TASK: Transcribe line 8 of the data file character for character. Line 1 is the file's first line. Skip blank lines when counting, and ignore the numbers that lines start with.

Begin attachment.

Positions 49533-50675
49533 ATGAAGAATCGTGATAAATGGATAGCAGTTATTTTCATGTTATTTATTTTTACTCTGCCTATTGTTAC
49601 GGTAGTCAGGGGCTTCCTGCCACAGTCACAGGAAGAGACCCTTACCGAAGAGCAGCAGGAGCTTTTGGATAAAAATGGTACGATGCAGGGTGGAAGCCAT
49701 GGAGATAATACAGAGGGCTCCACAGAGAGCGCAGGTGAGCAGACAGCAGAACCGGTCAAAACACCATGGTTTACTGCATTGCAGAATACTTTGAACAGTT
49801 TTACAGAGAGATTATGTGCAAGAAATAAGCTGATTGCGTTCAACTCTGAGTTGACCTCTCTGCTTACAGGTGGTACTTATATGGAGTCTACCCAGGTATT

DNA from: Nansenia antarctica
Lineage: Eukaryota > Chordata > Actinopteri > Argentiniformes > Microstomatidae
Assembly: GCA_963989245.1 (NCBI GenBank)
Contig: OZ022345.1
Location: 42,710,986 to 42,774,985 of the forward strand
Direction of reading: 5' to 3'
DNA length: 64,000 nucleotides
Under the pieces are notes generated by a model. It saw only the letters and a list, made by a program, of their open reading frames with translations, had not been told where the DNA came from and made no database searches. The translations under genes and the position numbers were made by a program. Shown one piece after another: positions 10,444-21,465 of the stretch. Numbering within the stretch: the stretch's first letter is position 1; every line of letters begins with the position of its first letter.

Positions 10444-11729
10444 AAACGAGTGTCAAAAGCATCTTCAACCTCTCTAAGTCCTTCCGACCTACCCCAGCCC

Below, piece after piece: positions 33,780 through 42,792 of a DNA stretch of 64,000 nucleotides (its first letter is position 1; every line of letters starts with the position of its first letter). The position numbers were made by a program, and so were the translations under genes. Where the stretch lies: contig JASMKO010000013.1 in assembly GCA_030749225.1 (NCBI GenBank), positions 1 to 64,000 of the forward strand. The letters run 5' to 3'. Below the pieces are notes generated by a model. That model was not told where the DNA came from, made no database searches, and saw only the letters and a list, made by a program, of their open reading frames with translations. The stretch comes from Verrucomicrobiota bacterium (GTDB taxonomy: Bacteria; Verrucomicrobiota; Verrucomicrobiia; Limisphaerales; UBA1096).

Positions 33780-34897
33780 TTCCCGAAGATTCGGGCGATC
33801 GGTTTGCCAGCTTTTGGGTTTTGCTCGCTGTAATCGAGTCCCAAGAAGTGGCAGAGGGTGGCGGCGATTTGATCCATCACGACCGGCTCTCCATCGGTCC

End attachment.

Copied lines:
Assembly: GCA_963989245.1 (NCBI GenBank)